Monday, 25 February 2013

Charlotte Corday Statue in the Foyer of the Swindon Dance Studios

 This lovely statue of Charlotte Corday is to be found in the entrance hall of Swindon Dance Studios, formerly the town Hall in Regent Circus.



Here's a detail of her shoe, and she's wearing patterned stockings.

 The sculptor was:


I thought I'd see what has been written about the statue and discovered an excellent article, not just on Charlotte Corday, but including photos of  the whole building, it's well worth a look:
http://swindonia.blogspot.co.uk/2008/12/inside-historic-old-town-hall.html
The blog called 'Hidden Swindon' is glorious, and well worht a look, it's written by June Jackson who wrote it until December 2010.

The Wikipedia entry is below, poor Charlotte, guillotined at 24.
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Charlotte Corday

Hauer, Jean-Jacques, Charlotte Corday
Born Marie-Anne Charlotte de Corday d'Armont
27 July 1768
Saint-Saturnin-des-Ligneries, Écorches (in present-day Orne), Normandy, France
Died 17 July 1793 (aged 24)
Paris
Cause of death Execution by guillotine
Known for Assassination of Jean-Paul Marat
Religion Roman Catholic
Parents Jacques François de Corday, seigneur d'Armont
Charlotte Marie Jacqueline Gaultier de Mesnival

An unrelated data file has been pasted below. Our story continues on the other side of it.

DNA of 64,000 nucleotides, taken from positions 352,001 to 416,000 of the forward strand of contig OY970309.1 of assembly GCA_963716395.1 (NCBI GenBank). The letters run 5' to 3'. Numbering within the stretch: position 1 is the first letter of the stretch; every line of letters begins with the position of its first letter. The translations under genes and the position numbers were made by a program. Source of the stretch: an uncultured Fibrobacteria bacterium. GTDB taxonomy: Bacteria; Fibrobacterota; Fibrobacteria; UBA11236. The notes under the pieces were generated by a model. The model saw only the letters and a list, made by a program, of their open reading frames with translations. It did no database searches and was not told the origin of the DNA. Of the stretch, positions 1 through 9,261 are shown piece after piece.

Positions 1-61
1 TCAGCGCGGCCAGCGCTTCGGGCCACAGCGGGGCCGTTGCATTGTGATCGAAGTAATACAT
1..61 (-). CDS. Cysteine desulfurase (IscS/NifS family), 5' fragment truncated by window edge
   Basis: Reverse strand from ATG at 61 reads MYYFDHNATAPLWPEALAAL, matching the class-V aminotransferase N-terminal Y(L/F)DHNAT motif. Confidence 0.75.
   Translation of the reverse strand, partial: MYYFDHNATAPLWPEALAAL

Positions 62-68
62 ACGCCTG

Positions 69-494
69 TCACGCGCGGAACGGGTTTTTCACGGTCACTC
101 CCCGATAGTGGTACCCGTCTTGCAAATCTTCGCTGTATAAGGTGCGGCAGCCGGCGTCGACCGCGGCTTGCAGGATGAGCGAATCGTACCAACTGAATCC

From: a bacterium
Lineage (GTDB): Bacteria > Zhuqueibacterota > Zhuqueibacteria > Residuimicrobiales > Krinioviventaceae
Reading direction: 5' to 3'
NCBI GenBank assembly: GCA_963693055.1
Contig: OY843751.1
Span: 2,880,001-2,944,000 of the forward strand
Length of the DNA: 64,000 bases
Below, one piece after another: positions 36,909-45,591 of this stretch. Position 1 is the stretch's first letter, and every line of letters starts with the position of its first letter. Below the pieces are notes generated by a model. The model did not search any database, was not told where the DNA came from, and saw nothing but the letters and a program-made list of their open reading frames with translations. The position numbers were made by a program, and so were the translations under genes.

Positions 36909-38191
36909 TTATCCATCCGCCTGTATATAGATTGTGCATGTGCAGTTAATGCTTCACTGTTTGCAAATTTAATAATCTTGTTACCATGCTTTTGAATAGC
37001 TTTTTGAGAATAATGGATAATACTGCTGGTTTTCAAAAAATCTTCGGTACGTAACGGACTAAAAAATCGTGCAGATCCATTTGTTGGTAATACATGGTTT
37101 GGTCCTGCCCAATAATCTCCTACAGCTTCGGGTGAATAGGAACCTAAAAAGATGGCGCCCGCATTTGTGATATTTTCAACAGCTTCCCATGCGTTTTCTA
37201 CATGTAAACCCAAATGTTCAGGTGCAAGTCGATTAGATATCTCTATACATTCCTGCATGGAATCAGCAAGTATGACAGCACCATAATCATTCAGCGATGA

Marie-Anne Charlotte de Corday d'Armont (27 July 1768 – 17 July 1793), known to history as Charlotte Corday, was a figure of the French Revolution. In 1793, she was executed under the guillotine for the assassination of Jacobin leader Jean-Paul Marat, who was in part responsible, through his role as a politician and journalist, for the more radical course the Revolution had taken. More specifically, he played a substantial role in the political purge of the Girondins, with whom Corday sympathized. His murder was memorialized in a celebrated painting by Jacques-Louis David which shows Marat after Corday had stabbed him to death in his bathtub. In 1847, writer Alphonse de Lamartine gave Corday the posthumous nickname l'ange de l'assassinat (the Angel of Assassination).

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